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I Did It For Science: Sex on Acid
Our scientist opens the skirts of perception.
by Jack Harrison
Some time back, our original erotic Jacques Cousteau, Grant Stoddard, wrote an I Did It For Science about drugs, testing how pot, shrooms, coke, ex, and Viagra each affected his sexual exploits. He left out the harder stuff: heroin, since normally sex on heroin means the unsavory giving of the former to get your fix of the latter; PCP, since a mid-orgasmic dive out the thirtieth-story window is counterproductive; and acid, since it's notorious both for killing erections and relationships. On acid, it's said, the stakes of everything are raised very high, and if you and your lover aren't on solid footing, things can go awry fast.
But sometimes science demands taking risks. So I'm going to augment his research by trying the last of those three, believing that even without an erection, sex (or at least sexuality) on acid has enormous potential. And I'm willing to put my relationship at risk to see if more happens than the non-reaction Grant had on shrooms.
Being with my girlfriend on acid will intensify all our everyday dynamics and bring out the reality of our relationship, for better or worse.
• my beloved
• liquid acid, one drop per person
One problem with Grant's mushroom experiment was that he did it outdoors and didn't keep an erotic focus from the get-go. By the time they made it back to his room — having had some fruitful conversations with a squirrel — Grant said that sex was the furthest thing from his mind. As a result, certain key hydraulic actions failed to take place — penis-wise.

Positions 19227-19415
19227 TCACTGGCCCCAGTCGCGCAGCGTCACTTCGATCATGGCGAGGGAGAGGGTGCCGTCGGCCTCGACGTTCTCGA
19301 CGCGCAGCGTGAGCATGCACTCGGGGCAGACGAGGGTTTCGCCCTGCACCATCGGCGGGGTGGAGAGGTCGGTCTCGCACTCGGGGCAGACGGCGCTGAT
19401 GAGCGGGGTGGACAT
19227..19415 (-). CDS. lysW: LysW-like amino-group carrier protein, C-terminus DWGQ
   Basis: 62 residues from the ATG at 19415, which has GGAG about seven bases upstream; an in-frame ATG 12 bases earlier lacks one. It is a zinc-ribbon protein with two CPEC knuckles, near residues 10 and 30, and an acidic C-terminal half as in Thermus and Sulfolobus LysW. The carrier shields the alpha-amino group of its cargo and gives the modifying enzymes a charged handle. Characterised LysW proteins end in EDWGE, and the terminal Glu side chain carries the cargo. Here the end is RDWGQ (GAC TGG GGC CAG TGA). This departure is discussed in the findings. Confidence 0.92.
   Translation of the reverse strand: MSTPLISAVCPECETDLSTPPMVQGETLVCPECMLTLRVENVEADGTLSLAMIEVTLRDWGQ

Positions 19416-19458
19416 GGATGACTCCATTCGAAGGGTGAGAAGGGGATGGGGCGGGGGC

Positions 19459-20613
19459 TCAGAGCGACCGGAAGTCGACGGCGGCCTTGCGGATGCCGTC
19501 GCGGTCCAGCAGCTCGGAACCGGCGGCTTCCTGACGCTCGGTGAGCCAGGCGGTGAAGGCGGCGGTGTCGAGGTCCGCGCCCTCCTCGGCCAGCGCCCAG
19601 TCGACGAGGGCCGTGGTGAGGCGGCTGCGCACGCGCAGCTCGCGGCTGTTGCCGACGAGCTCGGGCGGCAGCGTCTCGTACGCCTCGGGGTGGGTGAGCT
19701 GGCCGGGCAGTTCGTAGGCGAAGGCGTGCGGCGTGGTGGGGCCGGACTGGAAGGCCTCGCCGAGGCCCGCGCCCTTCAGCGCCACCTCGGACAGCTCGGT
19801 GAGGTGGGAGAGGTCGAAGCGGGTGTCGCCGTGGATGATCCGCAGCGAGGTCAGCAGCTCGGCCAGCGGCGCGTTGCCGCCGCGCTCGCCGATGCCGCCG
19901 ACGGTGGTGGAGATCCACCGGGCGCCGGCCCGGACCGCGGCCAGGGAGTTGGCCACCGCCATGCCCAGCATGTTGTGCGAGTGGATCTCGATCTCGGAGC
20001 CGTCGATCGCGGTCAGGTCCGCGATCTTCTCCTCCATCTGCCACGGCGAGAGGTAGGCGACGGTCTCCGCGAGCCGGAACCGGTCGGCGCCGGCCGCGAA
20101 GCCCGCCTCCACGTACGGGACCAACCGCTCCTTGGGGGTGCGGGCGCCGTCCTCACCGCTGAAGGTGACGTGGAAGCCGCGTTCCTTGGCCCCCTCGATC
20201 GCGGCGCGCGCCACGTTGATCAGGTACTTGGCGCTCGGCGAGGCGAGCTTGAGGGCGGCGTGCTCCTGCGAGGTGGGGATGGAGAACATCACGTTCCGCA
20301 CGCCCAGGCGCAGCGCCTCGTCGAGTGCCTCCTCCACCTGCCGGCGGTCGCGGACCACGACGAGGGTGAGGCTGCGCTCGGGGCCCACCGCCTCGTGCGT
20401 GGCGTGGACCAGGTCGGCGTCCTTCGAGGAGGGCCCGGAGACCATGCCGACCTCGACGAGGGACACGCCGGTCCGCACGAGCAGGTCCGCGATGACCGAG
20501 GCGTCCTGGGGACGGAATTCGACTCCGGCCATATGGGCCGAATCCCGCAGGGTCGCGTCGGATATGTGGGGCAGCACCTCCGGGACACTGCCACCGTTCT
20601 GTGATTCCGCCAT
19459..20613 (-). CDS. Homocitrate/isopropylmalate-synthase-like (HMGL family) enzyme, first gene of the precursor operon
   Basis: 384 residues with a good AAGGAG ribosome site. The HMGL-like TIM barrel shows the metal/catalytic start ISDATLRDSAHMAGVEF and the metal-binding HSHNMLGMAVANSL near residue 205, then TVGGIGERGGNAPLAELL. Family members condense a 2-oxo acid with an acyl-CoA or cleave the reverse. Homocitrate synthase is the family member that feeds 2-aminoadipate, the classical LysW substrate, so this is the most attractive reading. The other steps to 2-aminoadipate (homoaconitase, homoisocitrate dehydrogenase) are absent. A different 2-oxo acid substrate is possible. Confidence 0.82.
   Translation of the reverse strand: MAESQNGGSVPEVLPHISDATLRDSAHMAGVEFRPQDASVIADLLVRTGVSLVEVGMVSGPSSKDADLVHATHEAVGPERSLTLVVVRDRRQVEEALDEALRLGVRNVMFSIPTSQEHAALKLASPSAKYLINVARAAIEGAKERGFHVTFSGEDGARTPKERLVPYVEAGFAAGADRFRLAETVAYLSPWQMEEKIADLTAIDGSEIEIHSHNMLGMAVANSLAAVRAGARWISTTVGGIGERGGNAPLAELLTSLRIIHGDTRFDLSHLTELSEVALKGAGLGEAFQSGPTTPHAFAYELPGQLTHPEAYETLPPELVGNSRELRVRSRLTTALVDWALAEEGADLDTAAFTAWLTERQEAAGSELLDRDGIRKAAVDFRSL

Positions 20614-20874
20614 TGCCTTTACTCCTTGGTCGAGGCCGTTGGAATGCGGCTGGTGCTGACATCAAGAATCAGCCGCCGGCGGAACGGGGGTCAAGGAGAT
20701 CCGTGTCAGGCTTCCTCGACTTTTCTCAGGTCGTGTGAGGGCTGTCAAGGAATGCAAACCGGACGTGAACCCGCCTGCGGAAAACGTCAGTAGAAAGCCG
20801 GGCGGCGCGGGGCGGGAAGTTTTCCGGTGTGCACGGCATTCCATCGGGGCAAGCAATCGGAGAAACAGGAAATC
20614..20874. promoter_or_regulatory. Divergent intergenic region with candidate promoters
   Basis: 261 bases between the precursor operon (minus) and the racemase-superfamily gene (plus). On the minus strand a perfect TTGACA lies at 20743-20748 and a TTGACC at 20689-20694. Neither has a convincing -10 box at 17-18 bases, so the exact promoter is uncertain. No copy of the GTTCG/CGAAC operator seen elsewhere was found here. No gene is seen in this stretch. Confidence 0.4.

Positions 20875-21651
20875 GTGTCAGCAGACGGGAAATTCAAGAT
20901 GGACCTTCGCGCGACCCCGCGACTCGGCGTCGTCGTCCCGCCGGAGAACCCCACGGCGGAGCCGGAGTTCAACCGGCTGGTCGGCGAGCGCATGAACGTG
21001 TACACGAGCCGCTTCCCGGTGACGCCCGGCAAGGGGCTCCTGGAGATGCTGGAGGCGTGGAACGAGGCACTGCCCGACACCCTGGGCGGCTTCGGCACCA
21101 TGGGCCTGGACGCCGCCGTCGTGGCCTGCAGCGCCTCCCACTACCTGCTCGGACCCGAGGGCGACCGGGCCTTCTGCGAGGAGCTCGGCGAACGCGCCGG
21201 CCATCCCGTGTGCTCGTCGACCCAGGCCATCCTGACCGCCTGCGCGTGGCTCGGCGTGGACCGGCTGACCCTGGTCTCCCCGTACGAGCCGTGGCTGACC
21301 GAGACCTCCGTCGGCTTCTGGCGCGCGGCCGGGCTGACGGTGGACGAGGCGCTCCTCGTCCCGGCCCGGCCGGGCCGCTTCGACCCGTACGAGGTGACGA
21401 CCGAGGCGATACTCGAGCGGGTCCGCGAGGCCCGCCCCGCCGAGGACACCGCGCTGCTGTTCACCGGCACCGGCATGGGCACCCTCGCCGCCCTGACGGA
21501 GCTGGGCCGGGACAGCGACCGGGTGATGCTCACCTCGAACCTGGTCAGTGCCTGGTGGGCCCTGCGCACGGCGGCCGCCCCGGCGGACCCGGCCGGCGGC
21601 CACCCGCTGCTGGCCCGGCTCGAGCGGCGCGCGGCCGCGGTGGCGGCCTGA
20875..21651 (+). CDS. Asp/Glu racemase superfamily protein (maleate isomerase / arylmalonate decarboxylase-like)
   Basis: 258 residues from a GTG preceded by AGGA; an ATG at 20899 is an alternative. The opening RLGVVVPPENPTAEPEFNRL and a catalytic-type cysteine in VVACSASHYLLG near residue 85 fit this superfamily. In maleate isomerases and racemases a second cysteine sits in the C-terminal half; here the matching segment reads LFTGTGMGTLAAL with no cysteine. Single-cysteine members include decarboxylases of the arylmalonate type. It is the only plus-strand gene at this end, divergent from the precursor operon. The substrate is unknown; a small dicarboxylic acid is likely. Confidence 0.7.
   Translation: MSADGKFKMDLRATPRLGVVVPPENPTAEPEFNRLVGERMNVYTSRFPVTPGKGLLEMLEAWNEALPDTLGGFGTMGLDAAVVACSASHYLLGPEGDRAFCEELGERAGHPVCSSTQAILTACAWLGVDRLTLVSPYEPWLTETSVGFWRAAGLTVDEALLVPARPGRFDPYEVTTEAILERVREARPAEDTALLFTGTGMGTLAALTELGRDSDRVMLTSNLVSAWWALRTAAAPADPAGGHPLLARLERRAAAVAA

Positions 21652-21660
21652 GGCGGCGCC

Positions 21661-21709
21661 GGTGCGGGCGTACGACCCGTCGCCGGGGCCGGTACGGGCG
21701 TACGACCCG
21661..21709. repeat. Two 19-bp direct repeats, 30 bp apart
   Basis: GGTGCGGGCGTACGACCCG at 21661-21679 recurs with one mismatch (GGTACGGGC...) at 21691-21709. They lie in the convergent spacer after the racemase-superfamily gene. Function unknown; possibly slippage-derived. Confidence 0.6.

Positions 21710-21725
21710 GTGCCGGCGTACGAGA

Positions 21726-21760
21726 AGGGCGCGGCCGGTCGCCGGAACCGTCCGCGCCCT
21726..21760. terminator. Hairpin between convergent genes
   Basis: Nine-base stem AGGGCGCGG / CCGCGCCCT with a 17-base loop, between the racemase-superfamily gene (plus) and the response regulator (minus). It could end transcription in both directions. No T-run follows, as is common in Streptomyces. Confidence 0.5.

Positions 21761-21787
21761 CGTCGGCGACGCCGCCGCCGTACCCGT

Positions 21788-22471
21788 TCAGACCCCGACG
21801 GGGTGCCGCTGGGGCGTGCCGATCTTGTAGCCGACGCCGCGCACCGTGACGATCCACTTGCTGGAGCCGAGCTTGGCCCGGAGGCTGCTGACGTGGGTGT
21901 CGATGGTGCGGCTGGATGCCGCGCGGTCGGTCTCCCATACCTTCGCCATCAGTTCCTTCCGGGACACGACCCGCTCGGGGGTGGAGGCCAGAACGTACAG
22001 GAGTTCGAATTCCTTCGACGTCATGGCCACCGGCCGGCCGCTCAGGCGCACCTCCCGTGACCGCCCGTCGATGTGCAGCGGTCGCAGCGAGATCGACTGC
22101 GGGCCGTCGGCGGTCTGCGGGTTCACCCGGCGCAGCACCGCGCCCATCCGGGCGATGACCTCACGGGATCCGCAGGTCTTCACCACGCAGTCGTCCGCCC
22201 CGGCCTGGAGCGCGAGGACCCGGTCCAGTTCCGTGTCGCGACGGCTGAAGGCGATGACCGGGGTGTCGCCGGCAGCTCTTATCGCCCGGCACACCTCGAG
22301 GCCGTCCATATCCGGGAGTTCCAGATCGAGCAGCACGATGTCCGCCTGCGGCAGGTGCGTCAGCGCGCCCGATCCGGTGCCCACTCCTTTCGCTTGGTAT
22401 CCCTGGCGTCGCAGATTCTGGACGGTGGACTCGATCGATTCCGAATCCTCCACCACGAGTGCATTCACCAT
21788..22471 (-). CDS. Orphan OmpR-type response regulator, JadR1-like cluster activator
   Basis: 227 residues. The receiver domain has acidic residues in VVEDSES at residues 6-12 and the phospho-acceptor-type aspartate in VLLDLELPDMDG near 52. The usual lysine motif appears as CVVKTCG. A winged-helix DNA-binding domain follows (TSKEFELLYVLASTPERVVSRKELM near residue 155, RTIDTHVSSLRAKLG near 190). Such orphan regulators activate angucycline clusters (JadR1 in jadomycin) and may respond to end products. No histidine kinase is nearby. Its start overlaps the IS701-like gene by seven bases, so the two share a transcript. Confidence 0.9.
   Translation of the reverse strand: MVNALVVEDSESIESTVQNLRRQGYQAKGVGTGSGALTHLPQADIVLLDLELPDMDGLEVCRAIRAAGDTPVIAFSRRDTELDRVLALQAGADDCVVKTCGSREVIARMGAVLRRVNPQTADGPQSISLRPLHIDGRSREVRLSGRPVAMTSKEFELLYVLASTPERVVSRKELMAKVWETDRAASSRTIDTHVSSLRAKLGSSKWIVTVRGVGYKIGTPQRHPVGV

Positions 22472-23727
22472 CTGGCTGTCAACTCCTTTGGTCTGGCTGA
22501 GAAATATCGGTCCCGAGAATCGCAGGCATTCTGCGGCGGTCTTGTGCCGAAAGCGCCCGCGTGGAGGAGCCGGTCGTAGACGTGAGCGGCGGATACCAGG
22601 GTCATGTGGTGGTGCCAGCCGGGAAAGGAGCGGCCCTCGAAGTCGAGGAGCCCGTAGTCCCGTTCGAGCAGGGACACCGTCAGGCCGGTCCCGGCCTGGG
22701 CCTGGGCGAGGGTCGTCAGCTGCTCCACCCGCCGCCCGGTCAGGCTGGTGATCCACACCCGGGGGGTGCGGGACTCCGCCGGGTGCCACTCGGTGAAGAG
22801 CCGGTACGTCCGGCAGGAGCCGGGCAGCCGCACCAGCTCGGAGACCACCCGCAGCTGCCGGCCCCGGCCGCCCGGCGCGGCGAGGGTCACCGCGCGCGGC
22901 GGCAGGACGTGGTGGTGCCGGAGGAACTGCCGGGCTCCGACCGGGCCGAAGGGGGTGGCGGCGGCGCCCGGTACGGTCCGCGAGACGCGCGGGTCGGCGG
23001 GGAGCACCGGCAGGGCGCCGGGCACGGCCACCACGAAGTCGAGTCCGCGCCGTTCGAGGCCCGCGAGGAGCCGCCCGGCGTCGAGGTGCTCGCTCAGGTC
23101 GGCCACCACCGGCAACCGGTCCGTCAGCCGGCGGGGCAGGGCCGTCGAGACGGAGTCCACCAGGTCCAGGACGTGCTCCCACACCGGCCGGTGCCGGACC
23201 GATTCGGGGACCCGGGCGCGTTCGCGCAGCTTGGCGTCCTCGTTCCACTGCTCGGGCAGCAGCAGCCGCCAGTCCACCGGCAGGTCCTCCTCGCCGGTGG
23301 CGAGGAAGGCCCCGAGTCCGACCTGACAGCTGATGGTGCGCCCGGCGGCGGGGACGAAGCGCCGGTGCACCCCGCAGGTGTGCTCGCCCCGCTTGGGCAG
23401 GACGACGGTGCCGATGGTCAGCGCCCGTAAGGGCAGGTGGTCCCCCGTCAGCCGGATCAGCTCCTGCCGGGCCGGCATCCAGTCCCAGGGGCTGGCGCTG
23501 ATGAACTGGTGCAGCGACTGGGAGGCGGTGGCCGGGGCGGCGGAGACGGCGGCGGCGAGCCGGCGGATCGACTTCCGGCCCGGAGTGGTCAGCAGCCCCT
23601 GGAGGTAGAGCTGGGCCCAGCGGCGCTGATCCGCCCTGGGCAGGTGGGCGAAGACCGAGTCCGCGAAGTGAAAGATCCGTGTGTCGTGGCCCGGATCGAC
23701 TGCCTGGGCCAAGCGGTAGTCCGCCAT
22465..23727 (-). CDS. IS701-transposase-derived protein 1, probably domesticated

It's true that hallucinogens are famously bad for erections, but we all know that stiff members aren't entirely necessary for quality romping. So I met up with S. at my place on a sunny weekend morning, and by noon we had each had a drop placed on our tongues (by a mysterious stranger whom we never saw again).
Our plan was to spend the day on my rooftop and in my bed. I had plenty of food and drinks, so we wouldn't have to have any outside contact, much less chance of things getting out of control. I turned off my phone and computer, and, not having a doorbell, knew we couldn't be intruded on. We were perfectly safe.
Not that I have any experience in this domain or anything, but I got the distinct impression that the particular acid we took was benevolently suited to the experiment: it was pretty mild and much more cerebral than visual. Instead of being overwhelmed with everything around us breathing or pulsating or melting (watch out for that!), we were both able to relax.
We started on the roof, but eventually made it back downstairs, and when things really kicked in, we found ourselves entwined and laughing on my duvet. Grant said that in his mushroom adventure, he and Erica ended up spooning. But what S. and my bodies were doing was more akin to assimilating one heated liquefying spoon into another. Though on the outside, we might have looked like that famous photo of Yoko and John, to me it felt more like kudzu growing over an elm, where each of us was both elm and kudzu.
I hadn't eaten much that morning, so I was feeling more wonky than S. While entwined, we were in pretty consistent hysterics (us wondering whether a passerby would be able to tell that we liked each other; me saying that trumpets are like assholes and I like the saxophone more because it's more like a pussy... yes, it was all much funnier while tripping). But then we started to just lie there quietly, on Willy Wonka's train to the farthest regions of the brain, where I began thinking about kinds of orgasms that aliens might have, and then about kinds of orgasms humans could have, if only we could figure out how.
NEXT: "I put a blindfold on her and began to intensify my attentions..."